Critter identified as a rare fisher

Fishers are closely related to wolverines but are part of the weasel family.
This is Larry Lavoie’s photo of the cat-like creature taken near the museum recently.

By Per Peterson

Last week’s Headlight-Herald published a story on page three about a black, cat-like animal roaming around the grounds at the Wheels Across the Prairie Museum. As it turns out, it was quite a rare discovery.

Larry Lavoie took photos of the animal but had no idea what it was. After the piece was published, local trapper Shannon Cohrs solved the mystery, identifying the creature as a fisher.

Spotting a fisher near Tracy is extremely rare, Cohrs said. They can most commonly be found in many areas of Canada, certain locations in the northwest United States and in parts of far northern Minnesota.

“They’re not prone to being out here in the prairie,” Cohrs said. “I have seen signs of them, but I haven’t seen one. There were a couple sightings 10 years or so ago by Lake Sarah and one in the Storden-Jeffers area last fall. I’ve seen tracks and have trapped them before in northern Minnesota.”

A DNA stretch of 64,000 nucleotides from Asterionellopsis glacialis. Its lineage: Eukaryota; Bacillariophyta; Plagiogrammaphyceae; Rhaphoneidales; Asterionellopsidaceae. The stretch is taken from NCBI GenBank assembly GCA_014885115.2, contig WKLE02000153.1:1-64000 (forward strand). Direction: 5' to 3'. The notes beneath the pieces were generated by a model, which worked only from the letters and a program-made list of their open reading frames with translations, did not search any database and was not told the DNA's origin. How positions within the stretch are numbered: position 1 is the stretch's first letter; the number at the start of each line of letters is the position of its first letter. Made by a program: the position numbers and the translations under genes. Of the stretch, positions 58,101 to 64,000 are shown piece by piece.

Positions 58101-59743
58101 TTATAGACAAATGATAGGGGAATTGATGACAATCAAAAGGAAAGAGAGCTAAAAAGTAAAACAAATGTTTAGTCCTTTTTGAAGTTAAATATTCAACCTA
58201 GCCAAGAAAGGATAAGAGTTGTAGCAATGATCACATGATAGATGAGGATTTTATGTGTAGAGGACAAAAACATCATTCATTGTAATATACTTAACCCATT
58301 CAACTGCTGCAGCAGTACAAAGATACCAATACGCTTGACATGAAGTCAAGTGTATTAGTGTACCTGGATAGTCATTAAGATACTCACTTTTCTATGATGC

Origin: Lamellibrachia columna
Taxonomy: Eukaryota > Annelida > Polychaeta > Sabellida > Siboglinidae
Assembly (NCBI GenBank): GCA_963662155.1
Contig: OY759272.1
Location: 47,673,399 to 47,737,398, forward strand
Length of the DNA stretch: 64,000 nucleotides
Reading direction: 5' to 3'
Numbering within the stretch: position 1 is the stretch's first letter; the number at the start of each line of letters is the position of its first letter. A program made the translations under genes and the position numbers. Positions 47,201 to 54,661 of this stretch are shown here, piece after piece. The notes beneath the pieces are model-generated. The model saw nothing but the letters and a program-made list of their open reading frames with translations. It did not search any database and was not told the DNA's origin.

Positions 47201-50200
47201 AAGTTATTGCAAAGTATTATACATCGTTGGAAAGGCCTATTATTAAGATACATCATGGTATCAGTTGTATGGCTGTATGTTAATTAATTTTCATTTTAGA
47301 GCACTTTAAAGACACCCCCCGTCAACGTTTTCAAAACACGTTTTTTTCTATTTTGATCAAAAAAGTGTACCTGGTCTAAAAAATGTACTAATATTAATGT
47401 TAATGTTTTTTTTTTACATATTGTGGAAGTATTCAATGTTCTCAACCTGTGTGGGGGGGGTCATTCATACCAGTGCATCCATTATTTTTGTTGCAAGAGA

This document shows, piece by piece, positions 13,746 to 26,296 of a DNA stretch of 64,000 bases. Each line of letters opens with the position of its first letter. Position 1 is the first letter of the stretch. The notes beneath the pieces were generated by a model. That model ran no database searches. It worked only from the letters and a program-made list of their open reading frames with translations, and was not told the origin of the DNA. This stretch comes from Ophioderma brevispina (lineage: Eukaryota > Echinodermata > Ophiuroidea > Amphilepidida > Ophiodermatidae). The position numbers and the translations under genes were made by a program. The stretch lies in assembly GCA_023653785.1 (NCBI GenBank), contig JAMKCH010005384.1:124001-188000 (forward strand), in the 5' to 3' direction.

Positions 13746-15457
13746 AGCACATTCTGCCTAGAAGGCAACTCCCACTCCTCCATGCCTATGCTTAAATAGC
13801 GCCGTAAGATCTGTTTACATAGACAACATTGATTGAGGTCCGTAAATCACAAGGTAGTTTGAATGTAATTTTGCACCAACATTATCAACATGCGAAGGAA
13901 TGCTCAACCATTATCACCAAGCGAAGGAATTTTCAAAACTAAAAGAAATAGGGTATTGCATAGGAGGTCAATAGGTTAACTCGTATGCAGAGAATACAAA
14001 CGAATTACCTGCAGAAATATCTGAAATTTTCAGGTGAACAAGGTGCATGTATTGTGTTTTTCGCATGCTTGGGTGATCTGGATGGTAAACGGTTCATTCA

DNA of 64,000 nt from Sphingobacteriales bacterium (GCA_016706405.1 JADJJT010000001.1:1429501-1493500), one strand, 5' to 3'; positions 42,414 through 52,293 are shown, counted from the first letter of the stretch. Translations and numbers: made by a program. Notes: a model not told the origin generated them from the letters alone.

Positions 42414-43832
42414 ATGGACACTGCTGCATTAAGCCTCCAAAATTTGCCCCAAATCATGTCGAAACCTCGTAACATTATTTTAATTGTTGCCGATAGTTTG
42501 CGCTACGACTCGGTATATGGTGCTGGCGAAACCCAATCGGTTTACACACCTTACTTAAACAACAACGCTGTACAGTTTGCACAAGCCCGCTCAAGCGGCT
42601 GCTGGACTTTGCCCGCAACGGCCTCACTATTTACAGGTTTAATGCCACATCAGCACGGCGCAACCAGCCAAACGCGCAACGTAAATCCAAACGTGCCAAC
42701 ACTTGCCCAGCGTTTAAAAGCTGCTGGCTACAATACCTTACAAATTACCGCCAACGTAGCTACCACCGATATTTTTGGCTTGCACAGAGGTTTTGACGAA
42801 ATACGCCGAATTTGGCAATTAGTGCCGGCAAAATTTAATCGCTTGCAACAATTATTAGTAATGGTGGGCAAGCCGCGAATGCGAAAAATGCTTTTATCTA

Lavoie said it looked like a large cat, but in fact the fisher is part of the weasel family and are great climbers. In fact, Cohrs said, as ‘cavity nesters,’ they have been known to climb trees as high as 60 feet up to nest and have their young.

“When they have their young, they have them in a cavity, then go out for up to two weeks, trying to find a male to get bred again,” said Cohrs. “They’ll hold the sperm, then drop the egg into it the next fall. It’s called ‘delayed implantation.’ The fisher and marten are the only two animals that do that.”

Cohrs said fishers are a protected species and there is a six-day season on them, which starts the first Saturday after Thanksgiving.

“They kind of keep to themselves,” said Cohrs. “They’re kind of neat animals. They won’t mess with people unless they’re cornered. They’re pretty much like a wolverine.”